A Story About Making Decisions When The Pressure Is On And How To Change Your Old Beliefs

It was dusk. The early autumn air was still warm and humid.

“I’d like to slow down,” I said.
“Are you going to walk with me or not?” she retorted.

That’s when I felt a subtle discomfort in the pit of my stomach, the slightest anxiety, and I thought I’ve got to make a decision right now. For me, in that moment, the pressure was on.

To me it was clear she was angry, her frustration continuing to build as she began walking increasingly more quickly.

I had an urge to slow down, to be with the sensations, to explore what was going on for me and for her. I wanted to connect more deeply and be real with what was happening.

But: I had to make a decision. I had to be decisive. That’s what men do! They make decisions right now!

Unfortunately, I made a quick decision to continue walking with her. And as we continued along the open city greenway through the park, a sinking feeling in my chest began to fester.

I brought this up to my life coach a few days later. He seemed surprised I had given this one situation so much thought. We talked about it, but didn’t come to any real conclusions.

I brought it up to him again the next week, still trying to digest what had happened. And even though we processed it quite a bit more, I still didn’t understand why it was bothering me so much.

Finally, after around 3 weeks, I realized why I was so obsessed with this moment and what I needed to learn from it.

See, to any stranger glancing at our exchange, there might have been to them nothing odd about a young man and woman having a polite although maybe quippy, short verbal exchange.

But for me there was a lot of sensation and confusion underneath the surface.

I continued walking with her. In fact, she and I continued to have a polite conversation for the next hour or so until our walk ended and we bid each other goodnight.

Even writing the words “polite conversation” makes me a little sick. Polite conversation is what you do when you’re in the doctor’s waiting room. It’s what you do when you’re not being real with each other, when it’s more comfortable to pretend, and you’ll probably never see that person again anyway.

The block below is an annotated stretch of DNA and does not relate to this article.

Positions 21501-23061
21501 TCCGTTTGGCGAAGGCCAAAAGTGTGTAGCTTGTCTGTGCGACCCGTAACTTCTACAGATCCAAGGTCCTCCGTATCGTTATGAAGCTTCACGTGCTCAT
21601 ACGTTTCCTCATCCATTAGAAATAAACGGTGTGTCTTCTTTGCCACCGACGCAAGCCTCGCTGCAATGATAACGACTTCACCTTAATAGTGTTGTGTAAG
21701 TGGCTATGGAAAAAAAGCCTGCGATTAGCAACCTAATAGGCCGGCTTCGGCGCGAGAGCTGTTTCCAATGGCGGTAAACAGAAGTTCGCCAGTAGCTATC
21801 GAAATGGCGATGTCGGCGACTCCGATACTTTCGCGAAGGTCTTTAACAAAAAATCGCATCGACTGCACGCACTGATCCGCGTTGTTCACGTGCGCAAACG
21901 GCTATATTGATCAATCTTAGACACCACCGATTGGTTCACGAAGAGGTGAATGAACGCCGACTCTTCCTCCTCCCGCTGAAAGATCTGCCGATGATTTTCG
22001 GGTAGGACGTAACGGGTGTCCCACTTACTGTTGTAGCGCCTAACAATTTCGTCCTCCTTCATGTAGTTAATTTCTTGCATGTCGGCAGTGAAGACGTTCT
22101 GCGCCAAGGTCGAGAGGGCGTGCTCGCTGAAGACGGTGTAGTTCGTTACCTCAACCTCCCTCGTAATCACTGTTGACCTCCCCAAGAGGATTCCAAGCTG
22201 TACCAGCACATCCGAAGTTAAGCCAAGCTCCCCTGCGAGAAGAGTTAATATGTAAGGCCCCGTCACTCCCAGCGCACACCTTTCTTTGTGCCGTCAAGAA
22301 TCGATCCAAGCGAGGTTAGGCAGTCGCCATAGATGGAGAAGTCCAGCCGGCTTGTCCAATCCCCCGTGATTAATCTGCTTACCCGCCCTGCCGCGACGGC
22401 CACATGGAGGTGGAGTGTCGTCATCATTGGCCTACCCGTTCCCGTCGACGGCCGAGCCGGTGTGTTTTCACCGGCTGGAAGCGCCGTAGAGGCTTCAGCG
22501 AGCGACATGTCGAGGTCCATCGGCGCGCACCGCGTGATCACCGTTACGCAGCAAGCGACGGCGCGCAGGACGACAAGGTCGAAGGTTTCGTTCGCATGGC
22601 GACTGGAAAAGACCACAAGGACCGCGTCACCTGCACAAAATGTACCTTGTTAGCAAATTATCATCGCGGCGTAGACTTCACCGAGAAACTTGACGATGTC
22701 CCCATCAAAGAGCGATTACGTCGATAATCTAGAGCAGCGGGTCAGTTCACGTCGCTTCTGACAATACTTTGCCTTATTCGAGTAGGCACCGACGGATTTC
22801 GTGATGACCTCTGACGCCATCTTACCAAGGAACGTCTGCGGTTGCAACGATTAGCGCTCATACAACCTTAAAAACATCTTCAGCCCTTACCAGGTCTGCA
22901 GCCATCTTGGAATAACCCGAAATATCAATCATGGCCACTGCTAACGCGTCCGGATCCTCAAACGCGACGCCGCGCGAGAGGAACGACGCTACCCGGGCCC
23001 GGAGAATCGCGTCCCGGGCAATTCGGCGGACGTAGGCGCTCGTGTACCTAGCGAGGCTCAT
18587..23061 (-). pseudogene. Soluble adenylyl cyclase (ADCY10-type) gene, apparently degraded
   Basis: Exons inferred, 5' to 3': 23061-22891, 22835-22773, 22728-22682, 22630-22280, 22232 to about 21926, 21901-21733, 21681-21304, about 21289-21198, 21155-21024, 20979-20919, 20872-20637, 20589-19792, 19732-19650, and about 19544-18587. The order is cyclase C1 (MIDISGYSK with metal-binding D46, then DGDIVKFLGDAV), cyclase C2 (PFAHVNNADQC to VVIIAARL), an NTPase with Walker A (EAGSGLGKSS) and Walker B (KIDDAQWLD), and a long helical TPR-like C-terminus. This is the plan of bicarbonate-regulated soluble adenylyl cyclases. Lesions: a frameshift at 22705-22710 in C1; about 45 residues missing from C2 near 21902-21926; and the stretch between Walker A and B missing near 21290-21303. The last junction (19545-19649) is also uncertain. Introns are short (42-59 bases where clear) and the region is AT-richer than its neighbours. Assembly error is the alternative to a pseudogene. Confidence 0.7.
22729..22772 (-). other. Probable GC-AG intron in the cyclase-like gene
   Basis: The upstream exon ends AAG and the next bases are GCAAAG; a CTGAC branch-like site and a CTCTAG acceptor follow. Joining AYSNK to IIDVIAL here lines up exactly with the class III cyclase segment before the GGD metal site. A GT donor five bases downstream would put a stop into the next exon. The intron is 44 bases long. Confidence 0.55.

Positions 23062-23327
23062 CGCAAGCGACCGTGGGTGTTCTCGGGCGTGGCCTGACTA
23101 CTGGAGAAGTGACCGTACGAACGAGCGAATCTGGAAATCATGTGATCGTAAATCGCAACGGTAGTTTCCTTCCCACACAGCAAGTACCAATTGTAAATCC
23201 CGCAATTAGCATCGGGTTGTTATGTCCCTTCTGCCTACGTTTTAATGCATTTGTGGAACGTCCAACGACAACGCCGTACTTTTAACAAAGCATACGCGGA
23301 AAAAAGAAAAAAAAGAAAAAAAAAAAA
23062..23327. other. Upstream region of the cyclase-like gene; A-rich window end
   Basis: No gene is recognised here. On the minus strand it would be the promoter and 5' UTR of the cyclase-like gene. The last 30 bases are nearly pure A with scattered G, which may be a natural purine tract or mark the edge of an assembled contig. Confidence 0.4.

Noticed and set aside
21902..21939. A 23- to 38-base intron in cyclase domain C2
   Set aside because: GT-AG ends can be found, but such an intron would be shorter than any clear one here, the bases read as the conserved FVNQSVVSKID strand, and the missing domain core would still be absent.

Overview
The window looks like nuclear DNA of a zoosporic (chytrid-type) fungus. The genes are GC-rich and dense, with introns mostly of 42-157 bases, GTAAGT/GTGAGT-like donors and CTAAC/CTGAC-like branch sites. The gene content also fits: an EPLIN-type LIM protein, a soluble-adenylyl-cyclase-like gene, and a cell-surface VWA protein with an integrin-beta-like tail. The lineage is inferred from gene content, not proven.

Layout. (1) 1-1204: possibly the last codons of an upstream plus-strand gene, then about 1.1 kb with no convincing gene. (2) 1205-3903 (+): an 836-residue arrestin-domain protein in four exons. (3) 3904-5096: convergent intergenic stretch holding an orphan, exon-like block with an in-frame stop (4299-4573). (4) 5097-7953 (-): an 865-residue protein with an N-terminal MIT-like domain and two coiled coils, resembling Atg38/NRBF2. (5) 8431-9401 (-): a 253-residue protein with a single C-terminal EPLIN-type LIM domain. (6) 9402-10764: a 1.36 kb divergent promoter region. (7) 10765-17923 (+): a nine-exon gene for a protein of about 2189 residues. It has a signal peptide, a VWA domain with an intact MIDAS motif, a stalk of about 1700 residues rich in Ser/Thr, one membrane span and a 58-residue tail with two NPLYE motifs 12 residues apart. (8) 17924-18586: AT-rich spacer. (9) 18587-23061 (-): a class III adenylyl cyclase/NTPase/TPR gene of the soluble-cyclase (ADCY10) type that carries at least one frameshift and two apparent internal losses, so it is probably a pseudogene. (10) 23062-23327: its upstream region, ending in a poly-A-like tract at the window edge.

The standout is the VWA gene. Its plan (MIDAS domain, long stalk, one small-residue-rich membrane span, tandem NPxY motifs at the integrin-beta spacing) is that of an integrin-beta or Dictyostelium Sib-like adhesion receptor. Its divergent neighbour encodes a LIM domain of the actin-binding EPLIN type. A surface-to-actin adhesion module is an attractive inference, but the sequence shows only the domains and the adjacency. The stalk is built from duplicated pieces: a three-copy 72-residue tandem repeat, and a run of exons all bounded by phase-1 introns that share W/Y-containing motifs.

Polite conversation isn’t what you do when you want to deeply connect with someone you really care about.

I’m not too big on polite conversation these days. I prefer real conversations, which, in other words, is meeting the other person at the depth to which they’re capable in a given situation. (It’s sometimes called meeting people where they’re at.)

This fateful night, the lesson I learned has continued to be, for me, so valuable.

The lesson?

Don’t rush a decision. When in doubt, pause. And get curious.

That’s it!

What I wanted in that moment was a deeper connection. I wanted to get her world. I wanted to know what was going on with her at a deeper level, what she was feeling, and mostly if she would be willing to show up and connect with me (even a tiny bit).

I wish that conversation had gone like this, “I’d like to slow down.”
She says, “Are you going to walk with me or not?”
I wish I would have replied, “I want to walk with you, however, would it be ok to ask you a couple questions first?”

If she had said “no,” then great! I would have turned around and gone home.

Obviously, she would not have wanted any real connection, and I would have been sad, but pleased that we had done the right thing instead of continuing with pretentious, polite conversation.

If she had said “yes” then, great! I would have asked about how she was feeling, if she were willing to slow down and let me know what was going on for her, if there was anything she needed or if I could support her in any way.

Imagine that difference.

But I had a rule: gotta be decisive, man.

This situation happened over a year ago, but the lesson has stuck with me ever since.

I’ve got a new rule now: when in doubt, slow down, pause and get curious. I’m still practicing this new rule.

Look, obviously, there’s a balance between analyzing the info and the whole “paralysis of analysis trap” that many people fall into as well.

(Surprise, it all comes back to “balance” again.)

My point in sharing this with you is because we all have these types of rules.

We’ve all got rules that we learned at whatever stage of development, and these rules are running the show until we become aware of them.

When we become aware of our rules, it’s a beautiful thing, because we can literally make a decision if we like that rule or not.

And if we don’t like that rule we can change it.

So how do you change a rule? Two steps:

1) Notice what your current rule is
2) Set a new intention and PRACTICE that new intention until it becomes your new, automatic rule

Ideas become intentions become rules become beliefs become habits become our life.

We can upgrade our life dramatically when we get really good at finding our old, out-of-service rules and practicing new intentions until they become the new, drastically upgraded rules.

What is an old personal rule you used to have that you no longer abide by? What did you change the rule to?



P.S. Becoming AWARE of your old, disempowering rules is the first step to becoming more fully ALIVE, and this process is powerfully catalyzed by a personal revolution self-discovery coach like me! For a limited time I’m offering 1-1 discounted sessions. Click the hyperlink “personal revolution self-discovery coach” for more info.

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